Apart from the row over boundaries, there is a feeling that there is now less on the table for Leeds than when it was named a frontrunner for devolution in the summer. Envious eyes are being turned to the deal struck by Sheffield with some concluding that the idea of accepting an elected mayor for Leeds City Region with less powers than Sheffield got may not be worth doing.

It needs to be noted that Leeds City Region has already negotiated a growth deal investment fund of £600m, and it has control of the adult skills budget. It wants powers to manage European funding, an infrastructure levy ability and to run the buses, but talks seem to have stalled.

Even in Greater Manchester there is growing discontent with the total lack of public involvement in the Combined Authority deal. A group has been formed, the Greater Manchester Referendum Campaign for Democratic Devolution, and they will be targeting the wards of the ten leaders of Greater Manchester in next May’s elections.

They claim public awareness is low about the deal which is all about business and growth but very little about issues like social housing. They also worry about the accountability of people doing the deals now and how the city region mayor will be held accountable from 2017.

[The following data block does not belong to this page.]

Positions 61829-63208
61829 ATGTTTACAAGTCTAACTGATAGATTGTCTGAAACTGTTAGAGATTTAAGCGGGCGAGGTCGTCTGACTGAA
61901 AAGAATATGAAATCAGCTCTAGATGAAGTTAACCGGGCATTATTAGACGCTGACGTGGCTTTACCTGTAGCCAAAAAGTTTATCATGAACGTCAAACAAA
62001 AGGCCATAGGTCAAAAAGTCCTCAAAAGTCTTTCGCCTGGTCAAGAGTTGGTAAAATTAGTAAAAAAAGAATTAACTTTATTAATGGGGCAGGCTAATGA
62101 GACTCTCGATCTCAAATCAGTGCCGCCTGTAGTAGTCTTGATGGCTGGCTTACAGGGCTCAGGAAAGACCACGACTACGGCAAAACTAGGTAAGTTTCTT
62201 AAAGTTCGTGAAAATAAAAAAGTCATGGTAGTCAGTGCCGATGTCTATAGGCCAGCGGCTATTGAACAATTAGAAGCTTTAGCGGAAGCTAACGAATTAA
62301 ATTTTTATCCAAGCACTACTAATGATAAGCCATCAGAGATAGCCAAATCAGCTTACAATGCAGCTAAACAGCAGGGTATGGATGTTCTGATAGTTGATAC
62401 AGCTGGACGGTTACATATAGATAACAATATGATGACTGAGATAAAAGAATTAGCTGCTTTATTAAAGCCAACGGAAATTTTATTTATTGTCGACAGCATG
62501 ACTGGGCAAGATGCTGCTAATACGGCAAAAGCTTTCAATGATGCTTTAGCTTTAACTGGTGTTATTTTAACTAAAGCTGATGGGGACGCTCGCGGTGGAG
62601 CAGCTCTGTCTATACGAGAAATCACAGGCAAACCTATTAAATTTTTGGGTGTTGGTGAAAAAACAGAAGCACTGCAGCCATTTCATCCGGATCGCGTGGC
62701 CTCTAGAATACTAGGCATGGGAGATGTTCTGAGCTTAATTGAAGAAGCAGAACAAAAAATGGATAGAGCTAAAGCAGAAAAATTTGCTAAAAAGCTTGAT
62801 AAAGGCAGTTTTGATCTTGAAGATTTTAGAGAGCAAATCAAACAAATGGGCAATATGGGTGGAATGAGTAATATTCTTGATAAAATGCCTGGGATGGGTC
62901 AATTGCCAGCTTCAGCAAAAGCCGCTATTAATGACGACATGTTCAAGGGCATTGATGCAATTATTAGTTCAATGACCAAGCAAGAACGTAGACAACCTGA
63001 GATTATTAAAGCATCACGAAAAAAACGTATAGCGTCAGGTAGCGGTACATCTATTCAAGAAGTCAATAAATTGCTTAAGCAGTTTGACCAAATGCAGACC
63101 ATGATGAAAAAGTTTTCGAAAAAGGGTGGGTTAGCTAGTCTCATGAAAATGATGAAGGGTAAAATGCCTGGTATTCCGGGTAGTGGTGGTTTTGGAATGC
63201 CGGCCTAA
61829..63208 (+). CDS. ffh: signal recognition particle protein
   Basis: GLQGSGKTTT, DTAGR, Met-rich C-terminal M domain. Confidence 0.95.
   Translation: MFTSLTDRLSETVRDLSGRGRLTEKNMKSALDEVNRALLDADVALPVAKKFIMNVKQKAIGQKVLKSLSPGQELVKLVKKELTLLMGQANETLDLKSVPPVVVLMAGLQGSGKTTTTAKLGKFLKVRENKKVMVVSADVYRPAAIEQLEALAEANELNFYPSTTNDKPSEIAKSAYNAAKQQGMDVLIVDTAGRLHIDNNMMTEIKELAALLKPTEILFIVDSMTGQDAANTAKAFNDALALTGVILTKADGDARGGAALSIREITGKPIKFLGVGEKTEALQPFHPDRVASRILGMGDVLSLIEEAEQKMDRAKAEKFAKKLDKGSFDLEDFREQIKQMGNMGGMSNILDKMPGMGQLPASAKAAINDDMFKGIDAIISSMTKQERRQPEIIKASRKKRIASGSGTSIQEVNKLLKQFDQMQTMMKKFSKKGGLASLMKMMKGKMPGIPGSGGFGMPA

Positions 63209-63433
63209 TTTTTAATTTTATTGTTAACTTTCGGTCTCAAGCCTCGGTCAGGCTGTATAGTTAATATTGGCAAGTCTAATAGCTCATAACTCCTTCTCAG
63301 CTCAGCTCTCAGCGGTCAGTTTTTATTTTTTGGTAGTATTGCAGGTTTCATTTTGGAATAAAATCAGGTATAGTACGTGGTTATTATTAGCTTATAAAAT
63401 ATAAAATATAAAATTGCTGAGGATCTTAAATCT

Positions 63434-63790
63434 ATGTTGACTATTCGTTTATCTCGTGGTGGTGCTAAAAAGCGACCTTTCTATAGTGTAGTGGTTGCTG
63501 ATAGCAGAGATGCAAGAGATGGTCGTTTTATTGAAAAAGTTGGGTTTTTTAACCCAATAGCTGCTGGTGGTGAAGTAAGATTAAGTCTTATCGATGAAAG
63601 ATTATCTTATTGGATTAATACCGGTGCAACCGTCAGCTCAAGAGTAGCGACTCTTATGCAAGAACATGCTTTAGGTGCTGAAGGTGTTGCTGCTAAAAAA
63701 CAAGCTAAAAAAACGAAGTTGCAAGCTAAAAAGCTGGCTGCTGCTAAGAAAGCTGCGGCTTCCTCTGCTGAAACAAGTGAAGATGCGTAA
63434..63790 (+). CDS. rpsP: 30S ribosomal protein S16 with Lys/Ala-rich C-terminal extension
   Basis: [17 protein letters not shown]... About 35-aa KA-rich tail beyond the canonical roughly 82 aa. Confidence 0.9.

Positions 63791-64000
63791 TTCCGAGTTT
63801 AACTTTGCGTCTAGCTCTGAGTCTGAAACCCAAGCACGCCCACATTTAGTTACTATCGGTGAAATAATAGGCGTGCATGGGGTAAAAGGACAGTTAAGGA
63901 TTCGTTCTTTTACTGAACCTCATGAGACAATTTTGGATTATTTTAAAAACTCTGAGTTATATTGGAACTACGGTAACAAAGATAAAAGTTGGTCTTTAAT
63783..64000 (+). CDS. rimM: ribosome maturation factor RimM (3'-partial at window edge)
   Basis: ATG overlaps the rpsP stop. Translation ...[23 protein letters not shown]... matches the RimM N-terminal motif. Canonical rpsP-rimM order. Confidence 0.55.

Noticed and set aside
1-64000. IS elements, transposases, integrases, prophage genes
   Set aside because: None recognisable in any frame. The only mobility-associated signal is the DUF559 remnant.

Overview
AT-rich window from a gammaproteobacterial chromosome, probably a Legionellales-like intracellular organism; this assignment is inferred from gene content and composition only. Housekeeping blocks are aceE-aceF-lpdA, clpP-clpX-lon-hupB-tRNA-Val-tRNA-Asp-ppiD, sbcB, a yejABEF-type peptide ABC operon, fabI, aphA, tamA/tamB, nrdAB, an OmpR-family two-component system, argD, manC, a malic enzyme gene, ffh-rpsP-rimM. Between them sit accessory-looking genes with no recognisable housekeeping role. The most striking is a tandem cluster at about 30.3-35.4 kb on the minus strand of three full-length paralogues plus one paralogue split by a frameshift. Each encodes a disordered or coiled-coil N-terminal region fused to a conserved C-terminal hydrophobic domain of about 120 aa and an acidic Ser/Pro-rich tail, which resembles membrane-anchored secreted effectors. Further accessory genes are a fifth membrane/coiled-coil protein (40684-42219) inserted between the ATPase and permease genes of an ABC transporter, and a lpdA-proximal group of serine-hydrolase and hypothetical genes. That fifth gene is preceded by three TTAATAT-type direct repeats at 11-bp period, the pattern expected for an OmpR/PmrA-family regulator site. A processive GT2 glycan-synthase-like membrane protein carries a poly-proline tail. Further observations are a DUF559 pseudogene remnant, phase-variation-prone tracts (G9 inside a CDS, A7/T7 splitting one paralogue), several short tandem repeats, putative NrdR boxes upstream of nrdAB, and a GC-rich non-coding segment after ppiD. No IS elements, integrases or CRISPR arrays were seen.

Concern about this issue was expressed at a high level meeting of the Town and Country Planning Association (TCPA) held in Liverpool this week. It concluded that for all the talk of the Northern Powerhouse there was no urban policy to back it up and answer questions about the unsustainable growth of London, how continuing support for the North over many decades was going to be achieved and what was to be the fate of smaller northern towns with little growth prospects.

One of the speakers at the TCPA meeting was Alan Harding from Liverpool University’s Heseltine Institute. He’ll be leaving in January to become economic adviser to the Greater Manchester Combined Authority.